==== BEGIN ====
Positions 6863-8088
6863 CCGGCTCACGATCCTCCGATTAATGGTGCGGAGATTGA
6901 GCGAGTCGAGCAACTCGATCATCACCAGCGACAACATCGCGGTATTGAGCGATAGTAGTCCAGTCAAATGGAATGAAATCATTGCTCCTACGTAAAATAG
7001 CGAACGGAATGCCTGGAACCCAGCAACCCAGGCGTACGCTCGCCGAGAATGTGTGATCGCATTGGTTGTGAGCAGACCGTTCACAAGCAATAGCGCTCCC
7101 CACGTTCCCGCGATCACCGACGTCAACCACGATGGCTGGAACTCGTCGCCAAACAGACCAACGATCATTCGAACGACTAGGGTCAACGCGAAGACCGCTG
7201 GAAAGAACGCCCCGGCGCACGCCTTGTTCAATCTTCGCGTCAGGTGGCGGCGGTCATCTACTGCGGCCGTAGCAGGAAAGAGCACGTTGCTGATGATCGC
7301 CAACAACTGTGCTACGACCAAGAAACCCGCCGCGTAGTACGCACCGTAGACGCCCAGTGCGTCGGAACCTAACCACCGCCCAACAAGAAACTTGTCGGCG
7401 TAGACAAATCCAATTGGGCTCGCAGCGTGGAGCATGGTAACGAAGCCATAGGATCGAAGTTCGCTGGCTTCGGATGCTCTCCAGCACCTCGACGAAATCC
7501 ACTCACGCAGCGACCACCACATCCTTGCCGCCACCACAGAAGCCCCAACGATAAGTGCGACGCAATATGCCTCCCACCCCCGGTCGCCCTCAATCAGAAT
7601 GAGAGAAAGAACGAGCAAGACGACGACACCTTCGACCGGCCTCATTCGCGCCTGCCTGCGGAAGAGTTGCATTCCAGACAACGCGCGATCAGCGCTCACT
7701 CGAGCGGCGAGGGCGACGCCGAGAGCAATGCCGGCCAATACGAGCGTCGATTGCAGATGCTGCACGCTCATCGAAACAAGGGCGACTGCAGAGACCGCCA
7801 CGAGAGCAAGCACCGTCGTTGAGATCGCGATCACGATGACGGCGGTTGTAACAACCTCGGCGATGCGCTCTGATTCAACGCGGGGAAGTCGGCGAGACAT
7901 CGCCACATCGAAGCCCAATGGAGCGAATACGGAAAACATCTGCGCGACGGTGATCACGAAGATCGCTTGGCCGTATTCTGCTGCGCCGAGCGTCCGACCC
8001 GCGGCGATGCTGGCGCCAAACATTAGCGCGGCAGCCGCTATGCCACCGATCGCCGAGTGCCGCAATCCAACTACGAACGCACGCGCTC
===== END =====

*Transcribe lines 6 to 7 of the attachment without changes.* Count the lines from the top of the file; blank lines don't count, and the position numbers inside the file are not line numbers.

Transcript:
7201 GAAAGAACGCCCCGGCGCACGCCTTGTTCAATCTTCGCGTCAGGTGGCGGCGGTCATCTACTGCGGCCGTAGCAGGAAAGAGCACGTTGCTGATGATCGC
7301 CAACAACTGTGCTACGACCAAGAAACCCGCCGCGTAGTACGCACCGTAGACGCCCAGTGCGTCGGAACCTAACCACCGCCCAACAAGAAACTTGTCGGCG